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Latest Health News from Duke Medicine News and Communications

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Early Data Show Potential for Investigational Bioengineered Vessel as Dialysis Graft

An investigational, man-made blood vessel used in vascular grafts for kidney dialysis patients may potentially show encouraging early results among study patients in Poland, according to preliminary data reported Wednesday by a researcher at Duke Medicine.

Unhealthiest Stroke Patients Are Less Likely to Get Optimal Care

Among thousands of hospital patients treated for a “mini stroke,” those who were at highest risk for suffering a full-blown ischemic attack were less likely to received optimal care, according to a study led by researchers at Duke Medicine.

Oral Drug May Improve Survival in Men with Metastatic Prostate Cancer

An investigational prostate cancer treatment slows the disease’s progression and may increase survival, especially among men whose cancer has spread to the bones, according an analysis led by the Duke Cancer Institute.

Staying on Medication May Not Translate to Avoiding Readmission

A targeted effort to help high-risk heart failure patients stay on their medications did improve adherence to drug regimens, but had surprisingly little effect lowering hospital readmission rates, according to a study at Duke Medicine.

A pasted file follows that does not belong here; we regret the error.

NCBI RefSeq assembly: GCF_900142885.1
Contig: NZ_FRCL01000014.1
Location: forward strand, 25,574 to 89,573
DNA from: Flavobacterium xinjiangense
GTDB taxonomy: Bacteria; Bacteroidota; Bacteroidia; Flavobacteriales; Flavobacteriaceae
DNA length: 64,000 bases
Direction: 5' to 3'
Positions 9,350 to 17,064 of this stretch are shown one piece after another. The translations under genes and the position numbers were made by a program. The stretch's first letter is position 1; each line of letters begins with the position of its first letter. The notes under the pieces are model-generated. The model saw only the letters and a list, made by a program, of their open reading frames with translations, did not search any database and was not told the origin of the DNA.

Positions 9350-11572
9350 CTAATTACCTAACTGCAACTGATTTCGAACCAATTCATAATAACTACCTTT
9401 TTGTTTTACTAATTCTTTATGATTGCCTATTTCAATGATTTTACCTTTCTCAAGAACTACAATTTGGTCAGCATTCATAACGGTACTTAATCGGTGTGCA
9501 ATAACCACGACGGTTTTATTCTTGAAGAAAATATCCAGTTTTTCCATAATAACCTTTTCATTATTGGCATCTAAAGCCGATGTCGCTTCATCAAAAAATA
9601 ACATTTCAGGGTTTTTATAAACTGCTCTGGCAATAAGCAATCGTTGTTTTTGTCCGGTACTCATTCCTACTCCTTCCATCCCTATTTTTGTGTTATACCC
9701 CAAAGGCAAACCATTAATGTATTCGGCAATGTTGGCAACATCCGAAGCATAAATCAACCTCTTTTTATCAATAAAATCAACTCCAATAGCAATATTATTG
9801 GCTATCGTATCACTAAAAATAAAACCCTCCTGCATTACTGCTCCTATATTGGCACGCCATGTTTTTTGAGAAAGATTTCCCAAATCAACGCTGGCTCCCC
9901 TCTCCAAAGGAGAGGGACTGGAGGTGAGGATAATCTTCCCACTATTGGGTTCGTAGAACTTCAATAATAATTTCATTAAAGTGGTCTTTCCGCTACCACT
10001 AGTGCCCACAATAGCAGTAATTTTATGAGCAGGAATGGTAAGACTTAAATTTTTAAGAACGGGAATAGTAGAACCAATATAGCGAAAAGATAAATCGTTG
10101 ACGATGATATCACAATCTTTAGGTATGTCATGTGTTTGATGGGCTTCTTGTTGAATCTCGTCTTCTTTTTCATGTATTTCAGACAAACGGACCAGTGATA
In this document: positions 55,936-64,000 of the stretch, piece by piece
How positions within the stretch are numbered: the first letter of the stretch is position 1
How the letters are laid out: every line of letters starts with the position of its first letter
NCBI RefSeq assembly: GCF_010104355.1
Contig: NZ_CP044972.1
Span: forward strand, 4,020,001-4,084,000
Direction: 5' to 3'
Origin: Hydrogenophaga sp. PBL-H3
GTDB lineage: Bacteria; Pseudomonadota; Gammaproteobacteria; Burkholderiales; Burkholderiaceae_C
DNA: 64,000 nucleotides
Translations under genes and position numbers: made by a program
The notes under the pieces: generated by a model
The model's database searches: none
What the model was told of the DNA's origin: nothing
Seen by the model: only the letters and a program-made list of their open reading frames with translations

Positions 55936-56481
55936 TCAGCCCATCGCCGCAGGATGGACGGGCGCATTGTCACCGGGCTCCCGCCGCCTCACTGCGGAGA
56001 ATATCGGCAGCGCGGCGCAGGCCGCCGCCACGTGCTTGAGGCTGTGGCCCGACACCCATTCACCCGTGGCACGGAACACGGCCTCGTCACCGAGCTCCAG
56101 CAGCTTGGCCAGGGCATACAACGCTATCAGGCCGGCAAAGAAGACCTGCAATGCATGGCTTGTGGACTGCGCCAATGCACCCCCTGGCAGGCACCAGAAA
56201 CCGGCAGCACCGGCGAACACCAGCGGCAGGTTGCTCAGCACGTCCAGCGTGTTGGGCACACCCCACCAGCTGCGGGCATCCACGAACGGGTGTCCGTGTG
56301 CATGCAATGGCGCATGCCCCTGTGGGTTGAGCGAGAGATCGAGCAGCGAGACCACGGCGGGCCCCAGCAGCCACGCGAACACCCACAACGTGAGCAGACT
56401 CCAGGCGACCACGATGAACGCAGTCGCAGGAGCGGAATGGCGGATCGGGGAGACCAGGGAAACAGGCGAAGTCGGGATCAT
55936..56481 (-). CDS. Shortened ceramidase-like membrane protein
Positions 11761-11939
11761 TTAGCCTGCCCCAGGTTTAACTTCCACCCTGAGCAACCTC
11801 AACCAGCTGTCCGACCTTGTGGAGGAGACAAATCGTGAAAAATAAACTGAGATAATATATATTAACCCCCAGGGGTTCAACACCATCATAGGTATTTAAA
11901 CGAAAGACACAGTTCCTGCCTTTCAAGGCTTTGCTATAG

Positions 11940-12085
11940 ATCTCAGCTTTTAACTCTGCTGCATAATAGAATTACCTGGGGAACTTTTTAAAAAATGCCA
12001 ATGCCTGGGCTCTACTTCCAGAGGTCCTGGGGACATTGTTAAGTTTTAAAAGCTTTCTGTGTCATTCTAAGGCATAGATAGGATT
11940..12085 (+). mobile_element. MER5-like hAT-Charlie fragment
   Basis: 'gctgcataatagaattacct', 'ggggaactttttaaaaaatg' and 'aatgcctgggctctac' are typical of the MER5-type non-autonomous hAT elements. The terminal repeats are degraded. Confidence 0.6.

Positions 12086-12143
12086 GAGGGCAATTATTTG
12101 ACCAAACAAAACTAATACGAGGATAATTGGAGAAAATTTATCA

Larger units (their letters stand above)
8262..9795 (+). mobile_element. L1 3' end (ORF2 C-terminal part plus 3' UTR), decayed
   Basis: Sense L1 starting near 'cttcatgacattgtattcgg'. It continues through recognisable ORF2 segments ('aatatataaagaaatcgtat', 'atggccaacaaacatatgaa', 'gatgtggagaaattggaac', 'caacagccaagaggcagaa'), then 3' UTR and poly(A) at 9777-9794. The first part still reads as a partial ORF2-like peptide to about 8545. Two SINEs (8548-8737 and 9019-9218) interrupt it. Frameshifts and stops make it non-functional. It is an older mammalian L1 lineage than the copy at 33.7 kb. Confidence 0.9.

Rural and Southern Regions Lack Annual Training in CPR

Annual rates of CPR training in the United States are low and vary widely across the country, but the communities most in need of training are the least likely to be trained, according to a new study from the Duke Clinical Research Institute.

Temporary Eye Center Entrance Opens November 18

Construction has begun on the new Duke Eye Center Clinical Building located in front of the current Duke Eye Center. For the past year, site work has been completed for utilities which, while inconvenient, still allowed for the main entrance to remain open. That will change on November 18, 2013 when the new temporary patient entrance and drop-off area will open.

Monkeys Use Minds to Move Two Virtual Arms

In a study led by Duke researchers, monkeys have learned to control the movement of both arms on an avatar using just their brain activity.

Three Duke system hospitals named top performers by accreditation agency

ll three hospitals in the Duke University Health System were recognized as top performers in the 2013 assessment by the Joint Commission, which accredits health organizations in the United States.

Women Benefit From Less-Used Wrist Access Site For Angioplasty

For women who are at high risk of blood loss, using an artery in the wrist may be better than the groin for routing a stent to the heart during coronary angioplasty, according to researchers at Duke Medicine.

HPV Strains Affecting African-American Women Differ from Vaccines

Two subtypes of human papillomavirus (HPV) prevented by vaccines are half as likely to be found in African-American women as in white women with precancerous cervical lesions, according to researchers at Duke Medicine.

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